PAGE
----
Irish Independent - Weekend Magazine - - FRONT PAGE -

For­mer punk band mem­ber, philoso­pher and pho­tog­ra­pher Lucy Clarke added an­other cre­ative string to her bow sev­eral years ago when she started knit­ting baby clothes. Elks is now a full-time op­er­a­tion em­ploy­ing sev­eral seam­stresses and pro­duc­ing beau­ti­ful hand­crafted chil­drenswear us­ing the finest Ir­ish ma­te­ri­als. Lucy lives in Dublin with her hus­band Si­mon and chil­dren Jo Jo (9) and Hart (6). “The adult col­lec­tion is on the to-do list,” laughs cre­ative di­rec­tor Lucy Clarke in re­sponse to my plea to own the grown-up ver­sions of her beau­ti­ful­ly­tai­lored chil­drenswear pieces: her­ring­bone tweed coats, stylish knits, linen dresses, tweed bon­nets, dap­per dickie bows, all hand­crafted in Ire­land with a play­ful her­itage look that re­flects Ire­land’s rich his­tory and con­nec­tion to crafts­man­ship.

For­mer punk band mem­ber Lucy trav­elled to the last re­main­ing mill in the coun­try to source na­tive Ir­ish fab­rics such as tweed, linen and wool that would be kind to lit­tle ones’ skin. “I was so over­whelmed by the beau­ti­ful ma­te­ri­als and work­man­ship of the mill, it in­spired me to de­sign a range us­ing th­ese re­sources,” ex­plains Lucy, whose foray into fash­ion de­sign started when she was preg­nant with her daugh­ter, Jo Jo.

Up to that point she was busy as a pho­tog­ra­pher. “I started knit­ting while preg­nant and found it very ther­a­peu­tic. I made lit­tle leg­warm­ers and sold them at mar­kets. I couldn’t keep up with de­mand so I went a step fur­ther and de­signed coats with beau­ti­ful Ir­ish tweed from Done­gal and they cap­tured a lot of at­ten­tion.”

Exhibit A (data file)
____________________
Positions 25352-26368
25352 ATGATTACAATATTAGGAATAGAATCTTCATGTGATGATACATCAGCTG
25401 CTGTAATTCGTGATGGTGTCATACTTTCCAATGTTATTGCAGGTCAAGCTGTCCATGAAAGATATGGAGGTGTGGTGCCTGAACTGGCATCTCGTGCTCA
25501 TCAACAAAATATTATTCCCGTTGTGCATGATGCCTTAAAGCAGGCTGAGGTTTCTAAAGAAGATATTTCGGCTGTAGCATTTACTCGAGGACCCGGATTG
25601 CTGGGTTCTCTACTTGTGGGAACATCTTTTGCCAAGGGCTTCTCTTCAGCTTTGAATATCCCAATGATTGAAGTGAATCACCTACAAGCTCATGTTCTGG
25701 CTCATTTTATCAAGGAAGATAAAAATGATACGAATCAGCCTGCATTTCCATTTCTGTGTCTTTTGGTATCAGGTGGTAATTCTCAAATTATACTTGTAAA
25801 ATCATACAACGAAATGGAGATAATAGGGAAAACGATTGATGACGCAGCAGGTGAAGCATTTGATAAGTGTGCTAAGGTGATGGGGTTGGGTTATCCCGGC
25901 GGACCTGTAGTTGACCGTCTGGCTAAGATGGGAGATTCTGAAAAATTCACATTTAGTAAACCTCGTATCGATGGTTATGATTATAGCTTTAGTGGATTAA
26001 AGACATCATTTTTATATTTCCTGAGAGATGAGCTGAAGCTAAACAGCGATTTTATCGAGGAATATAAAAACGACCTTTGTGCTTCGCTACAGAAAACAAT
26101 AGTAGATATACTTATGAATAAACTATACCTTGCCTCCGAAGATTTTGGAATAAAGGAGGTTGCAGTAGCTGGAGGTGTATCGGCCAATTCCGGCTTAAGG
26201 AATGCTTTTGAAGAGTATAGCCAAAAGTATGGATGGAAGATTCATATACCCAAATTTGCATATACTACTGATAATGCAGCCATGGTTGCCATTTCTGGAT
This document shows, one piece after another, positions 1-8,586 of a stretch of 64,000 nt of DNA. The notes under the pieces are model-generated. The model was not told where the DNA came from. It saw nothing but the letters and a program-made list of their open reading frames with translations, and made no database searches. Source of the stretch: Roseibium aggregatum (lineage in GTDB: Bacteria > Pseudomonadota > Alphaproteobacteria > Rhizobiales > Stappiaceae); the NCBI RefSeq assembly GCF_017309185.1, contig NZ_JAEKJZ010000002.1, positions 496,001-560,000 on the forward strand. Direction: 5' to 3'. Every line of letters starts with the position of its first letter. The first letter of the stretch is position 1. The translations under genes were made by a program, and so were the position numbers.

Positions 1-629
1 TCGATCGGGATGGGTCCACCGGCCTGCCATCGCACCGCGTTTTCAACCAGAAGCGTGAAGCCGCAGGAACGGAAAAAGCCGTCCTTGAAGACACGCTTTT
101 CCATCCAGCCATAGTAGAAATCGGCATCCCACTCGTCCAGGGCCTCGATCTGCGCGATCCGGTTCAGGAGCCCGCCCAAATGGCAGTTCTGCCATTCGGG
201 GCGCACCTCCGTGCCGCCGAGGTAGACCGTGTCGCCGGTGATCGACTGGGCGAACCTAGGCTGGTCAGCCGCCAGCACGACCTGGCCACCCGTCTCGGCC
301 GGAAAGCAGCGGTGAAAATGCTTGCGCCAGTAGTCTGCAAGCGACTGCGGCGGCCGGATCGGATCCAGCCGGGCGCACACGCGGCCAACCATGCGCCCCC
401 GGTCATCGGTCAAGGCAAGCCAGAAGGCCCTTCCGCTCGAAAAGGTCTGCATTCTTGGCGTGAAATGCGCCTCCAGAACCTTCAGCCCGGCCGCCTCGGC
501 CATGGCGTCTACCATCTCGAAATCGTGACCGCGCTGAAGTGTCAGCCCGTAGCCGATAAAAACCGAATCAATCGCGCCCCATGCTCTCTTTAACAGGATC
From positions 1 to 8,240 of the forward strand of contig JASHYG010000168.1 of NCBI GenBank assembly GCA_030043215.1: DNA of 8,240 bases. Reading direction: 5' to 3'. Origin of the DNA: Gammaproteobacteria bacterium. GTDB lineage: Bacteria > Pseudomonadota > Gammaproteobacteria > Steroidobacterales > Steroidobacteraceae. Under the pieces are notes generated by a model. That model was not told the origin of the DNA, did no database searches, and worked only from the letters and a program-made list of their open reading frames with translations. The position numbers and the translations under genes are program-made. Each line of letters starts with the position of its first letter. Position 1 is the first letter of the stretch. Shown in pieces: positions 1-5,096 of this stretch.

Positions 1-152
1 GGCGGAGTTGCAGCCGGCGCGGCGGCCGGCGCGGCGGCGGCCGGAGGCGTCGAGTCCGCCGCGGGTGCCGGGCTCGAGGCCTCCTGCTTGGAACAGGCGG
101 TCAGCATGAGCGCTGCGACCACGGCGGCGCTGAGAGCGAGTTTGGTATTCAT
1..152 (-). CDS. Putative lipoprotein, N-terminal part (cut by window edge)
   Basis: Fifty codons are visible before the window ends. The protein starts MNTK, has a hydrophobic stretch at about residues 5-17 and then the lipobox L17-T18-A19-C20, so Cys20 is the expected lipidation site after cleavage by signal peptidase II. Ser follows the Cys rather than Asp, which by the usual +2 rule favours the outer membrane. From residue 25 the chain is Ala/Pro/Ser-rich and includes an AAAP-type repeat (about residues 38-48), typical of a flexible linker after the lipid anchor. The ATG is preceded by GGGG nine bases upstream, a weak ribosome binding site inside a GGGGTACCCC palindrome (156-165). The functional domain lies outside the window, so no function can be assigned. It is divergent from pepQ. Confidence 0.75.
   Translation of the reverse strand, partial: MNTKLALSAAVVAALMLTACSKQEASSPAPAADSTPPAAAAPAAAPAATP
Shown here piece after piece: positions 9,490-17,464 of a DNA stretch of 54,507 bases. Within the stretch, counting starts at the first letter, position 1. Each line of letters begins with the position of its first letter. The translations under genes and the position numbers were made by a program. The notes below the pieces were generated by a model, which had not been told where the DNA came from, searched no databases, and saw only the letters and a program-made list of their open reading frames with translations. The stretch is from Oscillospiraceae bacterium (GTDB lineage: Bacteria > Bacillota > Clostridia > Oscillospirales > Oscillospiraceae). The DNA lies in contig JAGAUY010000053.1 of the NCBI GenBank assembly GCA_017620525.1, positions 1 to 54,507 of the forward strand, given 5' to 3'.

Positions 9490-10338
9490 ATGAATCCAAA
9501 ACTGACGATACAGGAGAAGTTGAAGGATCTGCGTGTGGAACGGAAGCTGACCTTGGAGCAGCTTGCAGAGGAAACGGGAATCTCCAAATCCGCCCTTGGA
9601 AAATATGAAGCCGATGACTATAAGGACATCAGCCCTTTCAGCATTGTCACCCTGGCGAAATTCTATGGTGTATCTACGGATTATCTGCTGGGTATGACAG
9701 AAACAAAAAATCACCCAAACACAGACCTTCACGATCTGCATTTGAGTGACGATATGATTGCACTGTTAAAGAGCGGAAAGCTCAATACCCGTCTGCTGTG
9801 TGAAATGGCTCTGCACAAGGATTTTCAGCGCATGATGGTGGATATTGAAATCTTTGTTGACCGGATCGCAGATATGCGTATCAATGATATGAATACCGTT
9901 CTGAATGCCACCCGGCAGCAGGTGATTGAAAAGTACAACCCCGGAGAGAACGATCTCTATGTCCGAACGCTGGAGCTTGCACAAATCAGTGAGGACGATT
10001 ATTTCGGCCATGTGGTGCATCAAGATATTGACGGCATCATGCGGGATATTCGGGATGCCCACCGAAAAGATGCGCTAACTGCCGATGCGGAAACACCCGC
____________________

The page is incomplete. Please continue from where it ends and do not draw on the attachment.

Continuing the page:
The coat is Lucy’s favourite de­sign to date, the peak-shape of the hood a unique char­ac­ter­is­tic that blocks the rain from fall­ing on the face. “My kids have one each and three years on they’re as good as new and are now be­ing passed down to cousins.”

Even Pres­i­dent Hig­gins was en­rap­tured. He passed by the Elks stall at the RDS show­case and spent quite some time star­ing at one of the tweed coats be­fore an­nounc­ing he had one just like it when he was a boy.

Cul­ture plays a huge part in the de­sign aes­thetic; a re­cent trip to the Ja­panese col­lec­tion at the V&A mu­seum in­spired Lucy’s latest col­lec­tion of ki­mono-style bath ac­ces­sories for ba­bies. Oc­ca­sion­ally peo­ple are sur­prised by the price tag (€24€240), but this is what it costs to pay a lo­cal crafts­man to eth­i­cally make gar­ments. Lucy ex­plains. “Each piece takes time, us­ing the finest ma­te­rial and work­man­ship and is unique — that’s the beauty of it.” elks.ie

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